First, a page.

08 Aug 2023
Have you wondered what the difference between cyber risk and cyber security is? Your not alone in this. The confusion tends to be something we deal with every day.
As the CEO at Cybercraft, I've noticed a recurring theme in our interactions with organisations across Australia & New Zealand: the conflation of cyber risk and cyber security. Despite having constant workshops and fact sheets around what the difference is, the amount of times I get told we are working on cyber security with our IT provider instead of how we are working to understand our cyber risk. Remote working and the evolution of AI means it demands a clear understanding of these two distinct, yet inter related discussion to ensure the resilience and sustainability of our businesses.
Let’s use the home security analogy from a home owners perspective. Think of cyber security as the locks on your doors - the mechanisms that keep the burglars out. It involves implementing protective measures, such as firewalls, encryption, and antivirus software, to defend our electronic systems, networks, and data from cyber threats. In essence, it is the operational & control side of managing your business.
On the other hand, cyber risk management can be likened to understanding what is considered important to you. Like your kids, pets, family heirlooms. Now how well are these protected? It is a strategy that identifies potential threats to your home (in this case, your organisation), assesses the degree of damage they could cause, and decides on the best approach to mitigate them. It involves looking at the bigger picture more from a holistic point of view, anticipating what could go wrong, and planning accordingly.
Amongst the conversation I have had, today I had 3 different times where IT and cyber security was used when I asked about cyber risk management. Today this occurred when a supplier asked us to send sensitive identification documents via email. Responding to our concerns about the security of email transmissions, they suggested alternatives such as using Dropbox or meeting in person, approaches that lean more toward cyber security controls.
However, the focus on cyber security can sometimes obscure the larger context of cyber risk. In the given example, a comprehensive cyber risk management strategy would first identify email transmission of sensitive data as a risk, then assess its potential impact (such as a data breach), and finally develop an appropriate response strategy (like secure file transfer methods or in-person verification).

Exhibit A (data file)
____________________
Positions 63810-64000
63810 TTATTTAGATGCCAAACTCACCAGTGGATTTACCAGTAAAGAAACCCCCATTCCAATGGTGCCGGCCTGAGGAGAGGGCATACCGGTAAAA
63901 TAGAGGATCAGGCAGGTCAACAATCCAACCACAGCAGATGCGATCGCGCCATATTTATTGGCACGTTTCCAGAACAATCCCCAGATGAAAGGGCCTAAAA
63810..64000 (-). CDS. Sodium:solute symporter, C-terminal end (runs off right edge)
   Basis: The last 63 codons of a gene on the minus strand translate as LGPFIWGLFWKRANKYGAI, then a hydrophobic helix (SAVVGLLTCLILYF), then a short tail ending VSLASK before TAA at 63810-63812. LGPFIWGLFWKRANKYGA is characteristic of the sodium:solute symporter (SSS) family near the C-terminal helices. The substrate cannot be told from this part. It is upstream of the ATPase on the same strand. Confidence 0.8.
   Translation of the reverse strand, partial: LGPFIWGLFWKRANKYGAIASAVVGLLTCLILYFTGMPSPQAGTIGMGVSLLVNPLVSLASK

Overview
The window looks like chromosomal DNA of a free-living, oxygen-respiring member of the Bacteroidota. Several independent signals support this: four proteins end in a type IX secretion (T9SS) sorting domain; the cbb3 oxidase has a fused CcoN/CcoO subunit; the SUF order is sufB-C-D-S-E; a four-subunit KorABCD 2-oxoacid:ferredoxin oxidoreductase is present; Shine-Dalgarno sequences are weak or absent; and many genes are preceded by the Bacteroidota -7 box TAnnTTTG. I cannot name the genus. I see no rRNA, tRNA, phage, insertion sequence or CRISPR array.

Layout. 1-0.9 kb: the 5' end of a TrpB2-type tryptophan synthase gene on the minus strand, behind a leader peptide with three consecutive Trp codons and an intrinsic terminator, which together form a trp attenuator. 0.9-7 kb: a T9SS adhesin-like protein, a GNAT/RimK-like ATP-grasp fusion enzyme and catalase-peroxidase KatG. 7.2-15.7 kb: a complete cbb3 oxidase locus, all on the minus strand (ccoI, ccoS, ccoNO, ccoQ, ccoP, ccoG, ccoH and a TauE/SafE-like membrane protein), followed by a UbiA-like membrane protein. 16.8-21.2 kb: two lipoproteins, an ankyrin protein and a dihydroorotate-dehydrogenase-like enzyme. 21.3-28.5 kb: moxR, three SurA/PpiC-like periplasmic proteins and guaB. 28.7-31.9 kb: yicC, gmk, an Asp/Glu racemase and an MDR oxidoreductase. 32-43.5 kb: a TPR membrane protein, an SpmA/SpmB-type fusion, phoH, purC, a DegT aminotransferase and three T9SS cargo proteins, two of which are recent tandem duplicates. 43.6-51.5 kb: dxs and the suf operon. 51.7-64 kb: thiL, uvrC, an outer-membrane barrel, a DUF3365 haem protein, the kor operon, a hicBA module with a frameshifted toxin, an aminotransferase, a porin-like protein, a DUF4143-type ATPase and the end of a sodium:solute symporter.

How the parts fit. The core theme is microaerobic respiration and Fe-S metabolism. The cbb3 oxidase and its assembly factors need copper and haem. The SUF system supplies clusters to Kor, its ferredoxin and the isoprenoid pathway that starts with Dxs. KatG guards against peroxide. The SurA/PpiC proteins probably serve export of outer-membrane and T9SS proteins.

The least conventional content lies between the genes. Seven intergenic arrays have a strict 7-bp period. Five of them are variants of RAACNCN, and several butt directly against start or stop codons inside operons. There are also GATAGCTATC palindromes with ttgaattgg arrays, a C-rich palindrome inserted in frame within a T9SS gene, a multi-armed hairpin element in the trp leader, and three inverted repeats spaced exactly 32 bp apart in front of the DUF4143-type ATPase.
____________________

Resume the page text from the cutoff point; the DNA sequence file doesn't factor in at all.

This narrative that conflates cyber risk and cyber security needs to change. While robust cyber security measures are undoubtedly essential, they are but one piece of the puzzle. In the grand scheme of things, understanding and effectively managing cyber risks is what will keep us ahead of the curve.
Why is this crucial? Because focusing solely on cyber security is like continually upgrading your door locks without considering other vulnerabilities in your home or assessing the potential threats in your neighborhood. A comprehensive cyber risk management strategy gives us a 360-degree view of our vulnerabilities and provides us with the tools to address them effectively.
In the landscape, where risks evolve as swiftly as businesses are becoming agile and innovation emerges, understanding the difference between cyber risk and cyber security is not just a necessity—it's crucial for business resilience. It's about transitioning from a reactive approach that addresses issues as they arise to a proactive approach that anticipates and mitigates risks.
To my executives who are listening, I urge you to initiate conversations about cyber risk management within your organisations. Encourage your teams to view cyber security as an integral part of a larger strategy rather than an isolated function. In doing so, we are not just safeguarding our individual organisations but contributing to a more secure and resilient business ecosystem. Together, let's shape the narrative and redefine our approach to cyber risk and cyber security.
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